Panel Mulls Meaning of Recent Honor System Vote and Challenges Ahead

In the wake of the late February referendum that altered the University of Virginia’s 170-year-old honor system, the Honor Committee hosted a town hall meeting Thursday afternoon in the University Chapel to discuss the changes and the system’s future.

About 64 percent of the 8,441 students who participated in the vote favored a new “informed retraction” option that allows a student to plead guilty after being accused of lying, cheating or stealing, but before a formal investigation begins, in exchange for a two-semester suspension from the University. Previously, the lone sanction for committing an honor offense was permanent expulsion.

The vote surpassed the 60 percent supermajority needed to pass a change to the honor system, explained Evan Behrle, the newly seated chair of the Honor Committee, who sat on a panel of six speakers along with three other student leaders, Dean of Students Allen Groves and Darden School of Business adjunct professor Sherri Moore. Margaret Grundy from the Dean of Students office was the moderator.

A second proposal on the same ballot, put forward by the Honor Committee, garnered only 41 percent support. That proposal, called the “Restore The Ideal Act,” paired the informed retraction option with a second major change: honor trial juries would be randomly drawn from the members of the Honor Committee, rather than randomly drawn from the entire student body.

Trying to interpret why the proposed jury reform was roundly rejected was a theme that was revisited several times during the 90-minute discussion, which was driven by questions from the audience of more than 100 students.

The Honor Committee’s motivation in creating its Restore The Ideal Act proposal was to remove the incentives for an accused student to lie during an honor trial, and to enhance the incentives to tell the truth, admit guilt and take responsibility, Behrle said.  

The committee “started from the fundamental discomfort that lying was rewarded by the system – that the only people who were ever found guilty, for the most part, were people who admitted the act,” he said. The informed retraction was created to give students more incentive to admit their guilt and take responsibility, he said. The committee reasoned that they could disincentivize lying by relying on more experienced jurors: members of the Honor Committee who had participated in multiple trials.

Whatever the motivation for the jury reform proposal, many students bristled at the notion that the average student should not be trusted to serve on the jury, said Moore, who teaches a business law class.

The Honor Committee is not concerned about entrusting students to be jury members simply because they are students, Behrle said, but rather because they show up for jury duty with no prior experience with the honor trial system, which is led by the jury, in contrast to the U.S. legal system. In an honor trial, the jury asks the questions and calls witnesses.

“There's something perverse about taking a student who has never seen a trial and putting them at the front of the room where the jury panel sits and saying, ‘OK, this is your show’,” Behrle said. 

“The student body made its voice heard,” in the February vote, said Cavalier Daily columnist Forrest Brown, one of the panelists. The results said that students want to have people outside the management of the Honor System to make final call on trial verdicts.  “That’s key,” he said, and similar to the American court system.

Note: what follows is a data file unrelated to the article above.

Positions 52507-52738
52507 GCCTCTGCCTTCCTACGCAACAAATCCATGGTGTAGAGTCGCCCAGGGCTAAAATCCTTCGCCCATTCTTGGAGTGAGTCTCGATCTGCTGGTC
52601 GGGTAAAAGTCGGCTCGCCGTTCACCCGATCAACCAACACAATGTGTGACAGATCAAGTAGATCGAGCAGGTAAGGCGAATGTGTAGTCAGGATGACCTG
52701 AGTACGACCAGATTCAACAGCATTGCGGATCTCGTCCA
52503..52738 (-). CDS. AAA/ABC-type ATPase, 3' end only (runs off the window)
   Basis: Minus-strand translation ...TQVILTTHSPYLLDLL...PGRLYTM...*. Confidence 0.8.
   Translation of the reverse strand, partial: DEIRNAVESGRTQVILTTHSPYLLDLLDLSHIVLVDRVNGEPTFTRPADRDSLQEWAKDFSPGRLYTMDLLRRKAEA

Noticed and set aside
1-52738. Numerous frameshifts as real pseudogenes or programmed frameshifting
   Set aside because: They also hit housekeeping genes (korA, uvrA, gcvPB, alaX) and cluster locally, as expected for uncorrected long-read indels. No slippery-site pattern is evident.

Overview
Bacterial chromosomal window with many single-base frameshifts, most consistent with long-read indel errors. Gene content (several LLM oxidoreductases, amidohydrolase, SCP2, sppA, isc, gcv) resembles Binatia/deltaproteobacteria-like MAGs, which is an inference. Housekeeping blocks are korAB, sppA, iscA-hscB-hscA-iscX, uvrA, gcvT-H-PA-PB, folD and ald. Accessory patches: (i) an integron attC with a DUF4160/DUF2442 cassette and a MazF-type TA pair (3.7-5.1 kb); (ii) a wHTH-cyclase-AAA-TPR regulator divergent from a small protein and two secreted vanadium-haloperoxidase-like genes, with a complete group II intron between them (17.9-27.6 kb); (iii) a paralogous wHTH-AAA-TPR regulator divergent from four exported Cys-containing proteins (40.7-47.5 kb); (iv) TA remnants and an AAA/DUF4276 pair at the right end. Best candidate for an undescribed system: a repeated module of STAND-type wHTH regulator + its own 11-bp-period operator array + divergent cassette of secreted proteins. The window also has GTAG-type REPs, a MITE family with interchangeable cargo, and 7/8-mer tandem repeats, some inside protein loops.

The February vote rejected one jury reform proposal, “but the system’s problems are real and should be addressed.”

Student Council President Eric McDaniel echoed Brown. “I’d really love to see jury reform tackled.”

Possible options for jury reform, Brown said, include requiring students to opt in for possible jury service, better juror training or “mixed juries” that would include some jurors who are somehow experienced with the trial system.

“An opt-in jury system would cut down the pool greatly, but would probably create a jury that has all qualities the reformers would want, without having the problems that the student body saw in that proposal,” Brown said.

There was plenty of discussion of problems with the honor system. Moore said that she had polled students in her business law classes, using anonymous clickers. Almost 98 percent of students reported that they had witnessed an honor offense, but only around 1 percent reported ever having taken any action to report an offense.

Moore also recounted how a fellow faculty member had warned her that he had initiated honor proceedings 15 times, and not one student had been found guilty.

Faculty members’ complaints about the system are twofold, Groves said. Some have participated in an honor trial and had a terrible experience. Others decline to use the system because they think expulsion is an inappropriate punishment.

Almost all the panel members noted that the process of putting forward the reform proposals, and the strong participation in the vote on those proposals, greatly increased student interest in the system, and reformers should try to build on that momentum to make further proposals.

A number of suggested changes were discussed including adding an admission essay question about the honor system to prompt students to think more deeply about the system even before they arrive on Grounds.

Multiple students suggested that the honor system be expanded to address sexual assault or rape. Behrle noted that the three actions currently covered by the honor system – lying, cheating and stealing – all involve undermining the bonds of trust within a community. He added that sexual misconduct is in the same vein. “I would like to see us have that conversation.”

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